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BLOG: Why first-time buyer numbers are not at pre-crisis levels

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Written by:
03/03/2014
Despite promising signs, many first-time buyers are still being shunned by mortgage lenders, writes Alan Cleary.
BLOG: Why first-time buyer numbers are not at pre-crisis levels

First time buyers have once again been thrown into the spotlight. Not only have we just seen First Time Buyer Fortnight, which seeks to support people taking their first steps on the property ladder, but recent CML data tells us the number of people buying homes for the first time grew even further in December, increasing by 37% year-on-year.

Yet, despite these encouraging figures we think that more needs to be done to ensure that every credible mortgage applicant’s needs are met. Wider improvements in the economy should translate into greater access and an easier process for first time buyers.

Undoubtedly first-time buyers have a vital role in stimulating the housing market and they are likely to be driving a significant amount of the increased activity in the mortgage arena. We are in a position where the economy is slowly but surely recovering according to several economic indicators – unemployment has dropped to its lowest levels since 2009 and consumer confidence is at its highest since 2007.

For first time buyers specifically, the house building industry is resurgent while government initiatives, such as Help to Buy, have also responded to the upturn.

What’s more, we now know the British economy is growing at its fastest rate since the troubled days of 2008, with strong GDP figures expected throughout 2014. With this in mind, those looking to become a home owner for the first time should be in a really good position, arguably the best since the financial crisis to achieve that ambition.

However, while the economy is on the right track, it’s not all plain sailing, especially for those eager to take their first step onto the property ladder.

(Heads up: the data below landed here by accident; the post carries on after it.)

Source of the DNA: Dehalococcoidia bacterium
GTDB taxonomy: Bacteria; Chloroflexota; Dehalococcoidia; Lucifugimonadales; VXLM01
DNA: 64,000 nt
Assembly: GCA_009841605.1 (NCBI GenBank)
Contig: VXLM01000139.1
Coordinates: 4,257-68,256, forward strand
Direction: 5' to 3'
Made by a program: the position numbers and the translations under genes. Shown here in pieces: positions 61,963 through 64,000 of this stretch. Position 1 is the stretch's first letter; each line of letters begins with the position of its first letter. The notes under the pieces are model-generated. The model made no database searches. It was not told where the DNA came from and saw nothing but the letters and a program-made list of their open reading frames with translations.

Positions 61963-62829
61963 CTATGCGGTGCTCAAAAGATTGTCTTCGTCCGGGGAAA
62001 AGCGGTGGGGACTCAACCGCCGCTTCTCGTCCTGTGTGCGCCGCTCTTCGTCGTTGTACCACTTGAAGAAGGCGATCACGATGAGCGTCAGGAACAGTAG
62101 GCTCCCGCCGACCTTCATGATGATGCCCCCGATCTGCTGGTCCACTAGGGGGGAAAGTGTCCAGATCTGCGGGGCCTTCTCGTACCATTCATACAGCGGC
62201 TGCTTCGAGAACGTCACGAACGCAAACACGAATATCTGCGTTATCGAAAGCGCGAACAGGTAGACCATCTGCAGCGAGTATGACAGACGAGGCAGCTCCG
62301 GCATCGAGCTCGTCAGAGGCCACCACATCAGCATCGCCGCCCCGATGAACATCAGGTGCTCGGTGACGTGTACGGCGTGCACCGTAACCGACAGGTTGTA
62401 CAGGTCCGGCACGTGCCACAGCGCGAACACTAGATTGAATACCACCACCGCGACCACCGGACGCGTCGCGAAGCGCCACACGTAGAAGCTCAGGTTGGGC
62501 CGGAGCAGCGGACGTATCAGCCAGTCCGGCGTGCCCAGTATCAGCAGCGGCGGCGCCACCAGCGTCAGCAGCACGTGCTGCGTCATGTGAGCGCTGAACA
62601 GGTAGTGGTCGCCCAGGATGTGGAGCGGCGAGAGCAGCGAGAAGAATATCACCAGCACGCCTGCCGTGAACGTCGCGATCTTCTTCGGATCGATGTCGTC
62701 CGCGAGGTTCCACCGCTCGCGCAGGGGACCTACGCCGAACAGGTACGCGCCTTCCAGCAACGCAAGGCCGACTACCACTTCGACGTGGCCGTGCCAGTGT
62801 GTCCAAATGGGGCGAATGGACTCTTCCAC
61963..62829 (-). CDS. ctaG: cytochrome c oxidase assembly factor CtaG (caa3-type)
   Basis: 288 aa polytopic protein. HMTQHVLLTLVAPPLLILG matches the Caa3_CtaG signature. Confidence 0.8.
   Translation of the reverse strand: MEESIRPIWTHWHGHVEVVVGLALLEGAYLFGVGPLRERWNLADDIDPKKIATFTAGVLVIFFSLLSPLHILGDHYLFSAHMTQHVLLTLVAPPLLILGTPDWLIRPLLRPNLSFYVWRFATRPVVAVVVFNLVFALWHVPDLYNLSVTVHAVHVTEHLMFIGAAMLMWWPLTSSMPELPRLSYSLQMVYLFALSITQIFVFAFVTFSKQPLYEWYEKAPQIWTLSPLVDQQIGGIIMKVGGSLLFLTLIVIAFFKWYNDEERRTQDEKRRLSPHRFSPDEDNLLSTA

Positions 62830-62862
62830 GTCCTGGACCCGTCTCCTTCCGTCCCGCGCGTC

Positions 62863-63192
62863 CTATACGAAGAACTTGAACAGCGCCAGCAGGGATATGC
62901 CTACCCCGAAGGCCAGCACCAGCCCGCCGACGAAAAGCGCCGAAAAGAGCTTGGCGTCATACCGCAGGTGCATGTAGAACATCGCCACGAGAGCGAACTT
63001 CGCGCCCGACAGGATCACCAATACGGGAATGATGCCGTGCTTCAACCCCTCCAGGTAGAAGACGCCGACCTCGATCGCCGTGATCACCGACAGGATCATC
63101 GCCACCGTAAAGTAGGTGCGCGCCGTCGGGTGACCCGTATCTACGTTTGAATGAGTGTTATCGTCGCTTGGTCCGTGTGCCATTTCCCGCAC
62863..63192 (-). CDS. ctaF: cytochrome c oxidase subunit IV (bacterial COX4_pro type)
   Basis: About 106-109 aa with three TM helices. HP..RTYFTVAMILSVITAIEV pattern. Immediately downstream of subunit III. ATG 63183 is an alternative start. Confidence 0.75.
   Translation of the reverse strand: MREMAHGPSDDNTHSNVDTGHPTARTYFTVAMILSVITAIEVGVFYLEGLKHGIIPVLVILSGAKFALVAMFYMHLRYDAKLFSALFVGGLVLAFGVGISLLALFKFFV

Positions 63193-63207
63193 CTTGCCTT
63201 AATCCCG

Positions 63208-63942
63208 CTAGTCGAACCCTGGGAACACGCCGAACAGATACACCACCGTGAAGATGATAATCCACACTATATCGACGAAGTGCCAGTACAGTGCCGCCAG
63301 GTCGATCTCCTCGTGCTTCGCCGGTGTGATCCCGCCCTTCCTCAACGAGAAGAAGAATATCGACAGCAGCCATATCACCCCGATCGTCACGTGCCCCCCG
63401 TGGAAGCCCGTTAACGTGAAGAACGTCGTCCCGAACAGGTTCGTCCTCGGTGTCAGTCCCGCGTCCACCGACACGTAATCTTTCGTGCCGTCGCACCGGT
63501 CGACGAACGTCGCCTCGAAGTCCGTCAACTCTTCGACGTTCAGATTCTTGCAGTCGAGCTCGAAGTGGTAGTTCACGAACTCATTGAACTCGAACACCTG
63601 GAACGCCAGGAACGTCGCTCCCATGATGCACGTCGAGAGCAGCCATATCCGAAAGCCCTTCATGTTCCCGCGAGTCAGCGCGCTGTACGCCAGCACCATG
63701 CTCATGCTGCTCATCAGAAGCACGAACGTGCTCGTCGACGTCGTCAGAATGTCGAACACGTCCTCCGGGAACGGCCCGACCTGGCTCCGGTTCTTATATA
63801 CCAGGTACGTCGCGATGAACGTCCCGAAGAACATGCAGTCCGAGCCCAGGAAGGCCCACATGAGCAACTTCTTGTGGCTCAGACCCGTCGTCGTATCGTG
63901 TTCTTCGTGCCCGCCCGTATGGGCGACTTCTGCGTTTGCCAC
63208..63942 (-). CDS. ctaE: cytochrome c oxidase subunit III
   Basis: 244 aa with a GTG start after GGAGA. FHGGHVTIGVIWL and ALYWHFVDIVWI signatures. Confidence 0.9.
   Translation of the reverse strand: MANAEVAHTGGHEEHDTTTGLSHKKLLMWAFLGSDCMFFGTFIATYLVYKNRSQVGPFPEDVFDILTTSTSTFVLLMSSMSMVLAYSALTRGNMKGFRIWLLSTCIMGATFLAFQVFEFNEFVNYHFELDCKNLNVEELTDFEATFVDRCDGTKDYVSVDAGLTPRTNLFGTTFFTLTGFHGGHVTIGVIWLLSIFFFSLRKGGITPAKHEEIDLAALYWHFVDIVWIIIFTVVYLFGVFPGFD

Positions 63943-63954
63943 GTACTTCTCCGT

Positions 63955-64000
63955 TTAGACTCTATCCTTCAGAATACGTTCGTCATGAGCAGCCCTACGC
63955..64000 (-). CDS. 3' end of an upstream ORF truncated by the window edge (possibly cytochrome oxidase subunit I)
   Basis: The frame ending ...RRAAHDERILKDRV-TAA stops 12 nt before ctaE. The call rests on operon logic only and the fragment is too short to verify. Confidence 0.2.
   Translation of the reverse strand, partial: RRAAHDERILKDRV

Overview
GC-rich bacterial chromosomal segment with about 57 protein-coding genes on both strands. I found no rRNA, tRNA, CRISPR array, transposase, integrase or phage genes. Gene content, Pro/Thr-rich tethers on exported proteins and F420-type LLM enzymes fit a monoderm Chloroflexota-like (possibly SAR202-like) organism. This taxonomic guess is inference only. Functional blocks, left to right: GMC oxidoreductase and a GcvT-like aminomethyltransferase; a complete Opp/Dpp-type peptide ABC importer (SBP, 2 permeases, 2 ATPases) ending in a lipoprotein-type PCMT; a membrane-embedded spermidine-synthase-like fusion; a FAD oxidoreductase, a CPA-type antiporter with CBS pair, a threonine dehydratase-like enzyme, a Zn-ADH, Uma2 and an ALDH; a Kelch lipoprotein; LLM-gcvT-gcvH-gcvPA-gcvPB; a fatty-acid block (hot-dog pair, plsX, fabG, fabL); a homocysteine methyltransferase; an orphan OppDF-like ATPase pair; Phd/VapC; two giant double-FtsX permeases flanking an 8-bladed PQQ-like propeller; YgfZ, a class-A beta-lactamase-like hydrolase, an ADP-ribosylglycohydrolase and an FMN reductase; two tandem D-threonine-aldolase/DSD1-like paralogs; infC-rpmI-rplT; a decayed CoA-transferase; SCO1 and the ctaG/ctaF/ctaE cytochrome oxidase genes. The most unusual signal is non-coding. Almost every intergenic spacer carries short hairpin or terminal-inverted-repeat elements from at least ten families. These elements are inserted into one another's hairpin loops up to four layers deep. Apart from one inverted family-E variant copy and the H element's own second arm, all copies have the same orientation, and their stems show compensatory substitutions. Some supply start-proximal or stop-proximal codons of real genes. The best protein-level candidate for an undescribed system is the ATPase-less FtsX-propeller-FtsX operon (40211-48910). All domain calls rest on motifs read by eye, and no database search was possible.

Despite promising signs, we’ve seen that first time buyer numbers are not at pre-crisis levels. Just one look at the data from January 2013 compared to the summer of 2007 shows a significant disparity.

Making up this gap could be potential buyers who are currently being left un-served by mainstream lenders, as well as those who haven’t yet considered the option of becoming a home owner. That’s why it’s important that there are products and services that cater to all credit worthy first time buyers.

If you’re looking to take the first step on the property ladder you should be encouraged by the general economic recovery. It’s about making sure everyone understands the options available to them and how they can capitalise on these market developments.

Campaigns like the recent First Time Buyer Fortnight are a great way of raising awareness of the whole house buying process for those looking to buy for the first time, especially those who might have been uncertain or burned in the past.

Equally, it is an opportunity to inform and educate these potential buyers on the range of options available to them – signposting what to do and where to go when encountering challenges and issues.

Help to Buy may be bringing relief by lowering deposit expectations but this scheme doesn’t support people who are challenged by other circumstances, such as employment status, lack of a credit history or those with credit blemishes from the past.

As the criteria of big lenders can be tight and inflexible, consumers might find that although they are a viable and credible mortgage applicant, they are refused and left unsure of where to turn next. Plus, there are concerns that the situation may worsen with the implementation of the mortgage market review (MMR) when increasingly stringent requirements that lenders adopt could see the decline rate rise.

It’s because of these consumer concerns that the industry approach to lending has to be more open to help people, and while of course maintaining stringent checks and robust criteria is important, applications should be dealt with on a case by case basis.

Now is a really great opportunity for people to look at the specialist products that can support their move on to the housing ladder if they have been turned down in the past.

So if you’re a prospective buyer who has been burned in the past broaden the products you are looking at and seek advice. There are a range of options available that can help demystify the process to ensure you know what to do and where to go when mainstream lenders can’t meet your needs. As we push forward into economic recovery, the mortgage market should continue to encourage you as a first time buyer to make that all important first step, for you and the wider economy.

Alan Cleary is managing director of Precise Mortgages

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